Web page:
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Adam Kolarek is a puzzle

Will his unusual repertoire play in the majors? We have questions.

MLB: Tampa Bay Rays at Minnesota Twins Jesse Johnson-USA TODAY Sports

Adam Kolarek has a chance to make the 2019 Rays as the final (or penultimate) man in a bullpen that’s expected to carry a heavy load. Last season, in 34.1 innings, he put up a 3.93 ERA with some very unusual peripherals:

  • A 13.5% strikeout rate (that’s low, not good)
  • A 3.6% walk rate (that’s also low, but in a good way)
  • A 59.1% ground ball rate (that’s high, also good)
  • No home runs allowed (that’s as low as you can go).

That gave him a sterling 2.58 FIP, and an iffy 4.02 xFIP, with more advanced ERA estimators falling in the middle (3.71 SIERA).

Brief major league performances aren’t everything, so you should probably also know that over the past two years Kolarek has thoroughly dominated Triple-A, with strikeout rates of 25.0% in 2017 and 29.2% in 2018. He has nothing left to prove in Durham.

All he has left to prove is whether his stuff plays in the majors, and that remains an open question. Partly because his stuff is weird. Let’s talk about it.

The Good Stuff

Any discussion of Kolarek starts with his sinker (~90 mph) and changeup (~82 mph). They both have huge amounts of armside run (around 12 inches!), and they both fall off the table. Coming from his low arm slot, these pitches can be expected to rack up ground balls, as well as a good number of whiffs.

Check out Kolarek’s strikeout of Rees McGuire. He dots the inside edge of the strike zone. McGuire is swinging at the middle of the zone. These two pitches are the anchor that everything else builds upon for Kolarek.

This Misfit Pitch Shape

Now we all know what a lefty-killer looks like. He throws from a low arm slot—like Kolarek—either three quarters, or fully side-arm. Often he stands on the first base side of the rubber. He almost always throws a slider, usually a slow one. This slider, starting from behind the batter’s back, sweeps across the plate, and sometimes hits the outside corner. Other times it’s off the outside. Lefties can’t see it, and they definitely can’t hit it.

Even if they can’t do anything else other than befuddle left-handed batters, these pitchers still get major league jobs as LOOGYs (Lefty One Out GuYs), because there are a lot of dangerous left-handed sluggers with big platoon splits who need to be dealt with.

Here’s the pitch movement from one of the LOOGYs from recent Rays memory, Randy Choate.

Randy Choate, 2009

Note the green dots, the 78 mph slider without much drop but with over five inches, on average, of gloveside run. And while we’re at it, note the 87 mph sinker, with major drop, and major armside run, which combines with that slider—two pitches moving in opposite directions.

Kolarek looks a lot like a LOOGY, when you first see him on the mound. He throws from that lowered arm slot, and he throws a slider. With the naked eye, a slider from that arm slot looks like it moves a ton, horizontally, as it comes across the plate.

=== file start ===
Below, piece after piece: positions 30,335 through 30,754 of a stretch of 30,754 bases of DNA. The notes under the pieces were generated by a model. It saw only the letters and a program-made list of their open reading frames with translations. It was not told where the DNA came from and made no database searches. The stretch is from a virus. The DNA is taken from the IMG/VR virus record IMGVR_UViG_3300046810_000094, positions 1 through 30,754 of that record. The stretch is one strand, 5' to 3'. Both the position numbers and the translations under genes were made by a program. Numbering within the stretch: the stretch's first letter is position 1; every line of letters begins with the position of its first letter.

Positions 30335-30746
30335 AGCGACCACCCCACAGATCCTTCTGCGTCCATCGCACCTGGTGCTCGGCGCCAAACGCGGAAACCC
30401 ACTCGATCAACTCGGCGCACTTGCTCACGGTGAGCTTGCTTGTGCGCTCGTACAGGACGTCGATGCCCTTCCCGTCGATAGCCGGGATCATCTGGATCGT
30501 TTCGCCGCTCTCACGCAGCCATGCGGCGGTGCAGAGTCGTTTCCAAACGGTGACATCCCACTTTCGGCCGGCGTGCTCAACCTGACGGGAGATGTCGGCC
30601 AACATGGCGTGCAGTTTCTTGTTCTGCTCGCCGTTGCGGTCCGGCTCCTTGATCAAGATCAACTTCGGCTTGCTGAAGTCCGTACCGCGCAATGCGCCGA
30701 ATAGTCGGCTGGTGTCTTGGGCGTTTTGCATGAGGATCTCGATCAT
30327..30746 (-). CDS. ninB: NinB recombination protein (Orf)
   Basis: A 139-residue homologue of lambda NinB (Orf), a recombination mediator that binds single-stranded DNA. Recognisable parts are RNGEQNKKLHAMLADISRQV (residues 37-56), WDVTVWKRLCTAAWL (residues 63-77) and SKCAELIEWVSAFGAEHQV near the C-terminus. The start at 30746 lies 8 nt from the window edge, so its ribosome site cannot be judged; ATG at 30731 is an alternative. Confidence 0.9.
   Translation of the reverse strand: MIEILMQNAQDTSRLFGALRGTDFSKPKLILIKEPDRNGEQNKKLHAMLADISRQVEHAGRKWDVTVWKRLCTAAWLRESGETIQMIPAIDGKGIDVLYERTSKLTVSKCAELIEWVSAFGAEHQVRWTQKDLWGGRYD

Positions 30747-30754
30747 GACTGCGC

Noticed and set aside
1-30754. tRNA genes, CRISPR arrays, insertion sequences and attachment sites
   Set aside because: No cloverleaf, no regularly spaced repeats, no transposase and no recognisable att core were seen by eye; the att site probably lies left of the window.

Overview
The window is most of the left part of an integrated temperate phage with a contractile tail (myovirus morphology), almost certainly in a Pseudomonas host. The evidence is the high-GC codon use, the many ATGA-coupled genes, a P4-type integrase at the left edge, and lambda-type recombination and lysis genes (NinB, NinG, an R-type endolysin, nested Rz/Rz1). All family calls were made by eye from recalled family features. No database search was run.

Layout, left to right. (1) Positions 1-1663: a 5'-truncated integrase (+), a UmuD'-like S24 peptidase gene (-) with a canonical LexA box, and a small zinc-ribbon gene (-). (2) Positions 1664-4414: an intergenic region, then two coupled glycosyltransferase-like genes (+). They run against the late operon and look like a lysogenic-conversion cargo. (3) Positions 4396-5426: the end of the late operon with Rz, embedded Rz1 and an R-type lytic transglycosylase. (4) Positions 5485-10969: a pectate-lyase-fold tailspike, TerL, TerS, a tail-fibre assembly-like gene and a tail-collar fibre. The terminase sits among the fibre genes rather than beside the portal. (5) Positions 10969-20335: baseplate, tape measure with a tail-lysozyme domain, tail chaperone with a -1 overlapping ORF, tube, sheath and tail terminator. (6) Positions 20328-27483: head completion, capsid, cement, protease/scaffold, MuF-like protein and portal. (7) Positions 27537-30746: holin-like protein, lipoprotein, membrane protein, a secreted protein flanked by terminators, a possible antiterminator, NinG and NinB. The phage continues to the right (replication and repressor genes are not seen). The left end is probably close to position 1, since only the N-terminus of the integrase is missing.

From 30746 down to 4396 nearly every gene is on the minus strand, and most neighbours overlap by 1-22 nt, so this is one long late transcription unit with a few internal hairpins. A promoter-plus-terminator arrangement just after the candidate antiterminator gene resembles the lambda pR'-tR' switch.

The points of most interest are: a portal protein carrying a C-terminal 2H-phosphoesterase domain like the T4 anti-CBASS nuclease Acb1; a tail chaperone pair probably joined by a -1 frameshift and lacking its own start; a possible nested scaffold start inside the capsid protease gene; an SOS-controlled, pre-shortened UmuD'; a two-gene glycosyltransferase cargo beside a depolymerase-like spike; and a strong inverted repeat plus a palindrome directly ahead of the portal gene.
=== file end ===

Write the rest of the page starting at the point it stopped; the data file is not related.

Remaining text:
Except that Kolarek’s doesn’t sweep. Below is his movement chart.

Adam Kolarek, 2018 through September 13

I’ve said it a lot of times, but breaking ball movement isn’t straightforward to evaluate. Kolarek’s slider moves more than plenty of major league sliders, but it’s also slow, averaging around 79 mph. When thought of in three dimensions, it really doesn’t have a lot of movement for its speed, and most specifically in this case, it doesn’t have a lot of horizontal movement. I concentrate on the horizontal movement here, because of how horizontal slider movement interacts and multiplies with a low arm slot, and because that horizontal movement is what provides separation from Kolarek’s really excellent sinker and changeup.

Kolarek has faced only 18 innings worth of major league lefties, but his results haven’t been ideal. Over 70% of his balls in play have been grounders, but he’s only struck out 13% of opponents, for a 3.75 xFIP. That’s decent anti-lefty pitching, but it’s not lefty-killing.

With what he’s shown so far, it’s fair to wonder if Kolarek actually works as a LOOGY.

The Misfit Pitch

The good news for Kolarek is that he’s not just a LOOGY. In addition to the sinker, changeup, and slider that come flying out of his low sidearm armslot, he does something else, and it’s something pretty unusual.

Below is a graph of Kolarek’s release point last year.

Adam Kolarek, 2019 through September 13

The red clump is a four-seam fastball, that he throws out of a much higher, more over-the-top slot. It’s not an amazing rising four seam by any stretch of the imagination, with only about 7.5 inches of rise to it, and velocity in the low 90s. Still, it’s remarkably different from his sinker, which has two inches of drop to it.

This is where we’re squarely in the territory of elephants and rhinoceri*. What do batters do when confronted with a high-80s true sinker out of a low arm slot, and a low-90s four seam out of a high arm slot? Can major league batters identify the delivery fast enough, and adjust to the movement of the two pitches? Or do they guess, swinging wildly at the two fastballs, separated in their arrival point by a foot?

We don’t know, because this isn’t a thing that major league pitchers do, most of the time. We do know that minor league hitters couldn’t touch it.

*What do you get when you cross an elephant and a rhinocerous? Elephino.

The Late-Season Adjustment

I spent a long time earlier talking about Kolarek’s slider, and how it didn’t really match the movement of a traditional lefty-killer, like Choate.